Ruth’s art and her belief that art belongs in the community are also intertwined. After moving away, she returned to the Peninsula with her husband and three children in 1976 and immediately recognized the area’s shortcomings—artists working in isolation and Stanford’s art collection one of the few cultural touch points between San Francisco and San Jose. On a mission to embed art into the local community, she founded the Twin Pines Art Center in Belmont in 1977, which evolved through various iterations and eventually incorporated into the Peninsula Museum of Art in 2004, occupying the Manor House in Belmont for eight years, before moving to Burlingame in 2013. In a testimony to Ruth’s perseverance, PMA will celebrate 15 years on the Peninsula with its Spring Gala fundraiser on April 13.
A $1 million donation by local philanthropist Charles Homer made PMA’s current facility possible, allowing for the conversion of an 18,000-square-foot building into exhibition, studio and classroom space. Throughout its history, the continued generosity of individuals and philanthropists has kept PMA afloat. “We have no paid staff and lots of wonderful volunteers,” Ruth shares. “What keeps us going is that it seems like every time we have a specific need, the right person walks in the door, so we operate by serendipity.”
However, PMA’s Burlingame locale requires paying commercial rent, which is a rarity in the museum world, and the facility lies directly in the path of development progress. These are problematic concerns. To guarantee long-term survival, Ruth envisions PMA moving into a converted public space, ideally a city, county or school district building. “Art is an advantage in any community,” Ruth says. “Communities deserve to have art, and artists deserve to have a supportive place to work.”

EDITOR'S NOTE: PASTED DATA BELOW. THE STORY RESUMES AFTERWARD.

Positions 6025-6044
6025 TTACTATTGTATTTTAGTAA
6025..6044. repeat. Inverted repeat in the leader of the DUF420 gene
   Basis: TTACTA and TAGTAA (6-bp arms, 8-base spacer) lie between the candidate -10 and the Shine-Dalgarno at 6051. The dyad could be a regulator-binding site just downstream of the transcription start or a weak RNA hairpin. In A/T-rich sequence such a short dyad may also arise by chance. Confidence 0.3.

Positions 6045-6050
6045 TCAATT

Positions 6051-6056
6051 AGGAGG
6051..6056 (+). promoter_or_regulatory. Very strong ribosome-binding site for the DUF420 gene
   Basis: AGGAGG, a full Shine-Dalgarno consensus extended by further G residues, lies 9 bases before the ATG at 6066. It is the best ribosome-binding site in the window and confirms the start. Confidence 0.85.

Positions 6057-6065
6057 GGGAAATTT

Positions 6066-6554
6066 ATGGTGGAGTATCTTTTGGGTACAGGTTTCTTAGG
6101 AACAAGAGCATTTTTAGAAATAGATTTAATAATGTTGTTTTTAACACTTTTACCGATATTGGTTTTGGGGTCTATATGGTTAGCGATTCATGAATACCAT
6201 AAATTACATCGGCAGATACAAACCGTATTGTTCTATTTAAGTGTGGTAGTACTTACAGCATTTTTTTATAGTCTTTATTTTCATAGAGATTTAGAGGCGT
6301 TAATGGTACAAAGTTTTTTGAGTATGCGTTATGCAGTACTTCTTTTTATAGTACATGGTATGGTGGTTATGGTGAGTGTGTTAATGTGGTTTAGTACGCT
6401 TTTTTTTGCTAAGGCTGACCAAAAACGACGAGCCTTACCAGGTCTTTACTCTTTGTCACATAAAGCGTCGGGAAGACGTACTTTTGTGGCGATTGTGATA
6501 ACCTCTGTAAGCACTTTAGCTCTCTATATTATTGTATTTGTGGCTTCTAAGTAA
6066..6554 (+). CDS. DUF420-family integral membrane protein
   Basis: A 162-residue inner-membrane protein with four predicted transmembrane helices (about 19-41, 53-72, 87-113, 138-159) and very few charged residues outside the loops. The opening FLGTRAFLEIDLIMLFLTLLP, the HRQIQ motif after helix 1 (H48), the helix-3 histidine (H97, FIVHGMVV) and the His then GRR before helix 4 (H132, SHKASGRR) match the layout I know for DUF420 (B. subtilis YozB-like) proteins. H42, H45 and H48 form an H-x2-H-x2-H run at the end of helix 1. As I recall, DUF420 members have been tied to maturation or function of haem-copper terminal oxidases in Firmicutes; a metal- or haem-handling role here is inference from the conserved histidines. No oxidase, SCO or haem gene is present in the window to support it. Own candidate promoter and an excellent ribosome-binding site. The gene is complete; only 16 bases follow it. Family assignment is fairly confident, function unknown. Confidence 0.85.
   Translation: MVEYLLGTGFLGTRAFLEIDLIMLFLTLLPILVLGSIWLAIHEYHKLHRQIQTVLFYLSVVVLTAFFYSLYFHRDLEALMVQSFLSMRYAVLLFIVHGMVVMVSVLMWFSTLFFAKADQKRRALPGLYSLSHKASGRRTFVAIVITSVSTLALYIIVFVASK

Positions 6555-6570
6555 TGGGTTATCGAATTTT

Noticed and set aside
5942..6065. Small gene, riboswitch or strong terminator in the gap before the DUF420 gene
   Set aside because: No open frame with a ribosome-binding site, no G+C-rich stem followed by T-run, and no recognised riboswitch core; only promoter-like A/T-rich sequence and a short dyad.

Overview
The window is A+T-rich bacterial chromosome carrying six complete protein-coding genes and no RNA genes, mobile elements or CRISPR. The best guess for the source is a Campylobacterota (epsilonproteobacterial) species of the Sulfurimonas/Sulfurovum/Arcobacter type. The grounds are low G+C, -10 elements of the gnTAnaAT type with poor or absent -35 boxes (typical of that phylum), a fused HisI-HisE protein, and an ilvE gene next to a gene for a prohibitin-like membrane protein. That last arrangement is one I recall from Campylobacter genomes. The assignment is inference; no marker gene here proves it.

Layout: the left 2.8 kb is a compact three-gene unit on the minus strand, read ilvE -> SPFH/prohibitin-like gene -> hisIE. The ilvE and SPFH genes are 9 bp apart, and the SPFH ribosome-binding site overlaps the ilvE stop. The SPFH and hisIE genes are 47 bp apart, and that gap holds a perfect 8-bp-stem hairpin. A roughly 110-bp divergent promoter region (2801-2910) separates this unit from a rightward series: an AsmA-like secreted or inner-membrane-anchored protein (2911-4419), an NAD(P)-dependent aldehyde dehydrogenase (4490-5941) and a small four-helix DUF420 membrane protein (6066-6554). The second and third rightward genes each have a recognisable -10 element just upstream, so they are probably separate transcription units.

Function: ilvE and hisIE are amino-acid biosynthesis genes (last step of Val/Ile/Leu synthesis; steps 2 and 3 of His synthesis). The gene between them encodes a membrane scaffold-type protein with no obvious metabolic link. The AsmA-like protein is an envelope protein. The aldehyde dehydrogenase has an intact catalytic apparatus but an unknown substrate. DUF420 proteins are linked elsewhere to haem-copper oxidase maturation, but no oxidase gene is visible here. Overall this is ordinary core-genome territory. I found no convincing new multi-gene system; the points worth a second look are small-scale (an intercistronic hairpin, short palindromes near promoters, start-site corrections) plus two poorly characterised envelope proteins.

“Whap!” Another fragment of wood goes flying, as Ruth repositions her chisel and whacks it with her mallet. A tennis player and former competitive marathon runner, she is clearly tireless, which extends into her art and her work as a local arts advocate. Painted by one of PMA’s artists, Ruth’s office chair is embellished with the fitting motto: “If you rest, you rust.” Asked about the physical demands of sculpting, given that she’s now 85, Ruth retorts, “Do you want to feel my muscles?” A quick squeeze confirms that her biceps are indeed impressive. “I have plenty of endurance,” she adds. “I rarely feel tired.” Still, she acknowledges that she is planning for PMA’s future and is looking at candidates to eventually succeed her. “I don’t want it to fall apart when I do,” she says, drawing the mallet back again. “Whap!” It’s hard to imagine that ever happening.
Now, thanks to Ruth’s efforts, wander down the hallways and discover how other artists are channeling their creativity at PMA’s Museum Studios.
Putting the finishing touches on The Pacific, Greta likes to weave colors throughout the canvas to add balance and composition. Originally from New York, Greta is currently working on a solo show, The Four Seasons, opening March 14 in the Museum Studios Gallery.
Seen here painting a recent boat excursion, Myrna’s greatest passion is painting faces she finds interesting with the focus on expression and character, rather than likeness. Recently, she has been investigating the self-portrait as a means of expression and likes the viewer to see the hand of the artist in her finished paintings.
Made from incongruous components, Michael’s sculptures portray common objects in unexpected forms. His current work is carved from the limb of a plum tree. It is the Greek god Apollo, leaning forward to grab the nymph Daphne, who is ironically saved at the last minute by being turned into a tree.
Neil pulls his inspiration from the exciting and timely nexus of art, science and technology. Neil is working on a piece in his ongoing series, Curious Maps of Impossible Places, which he describes as abstract maps with trails through the terrain of the absurd and wondrous.
Teresa is a watercolorist who loves studying the details in nature and reflecting them in her paintings. On a recent walk, she found a tiny feather on the ground and got the idea to combine her portraits of rocks and pebbles with an element of nature.
Barbara M. Berk
Barbara works directly with metal, making bobbin lace with
stainless steel and phosphor bronze wire by hand. She then curves, loops, twists, interweaves and sews her flat “fabric” into hanging, wall-mounted and free-standing three-dimensional forms, like this sculpture that will hang from a gallery’s ceiling.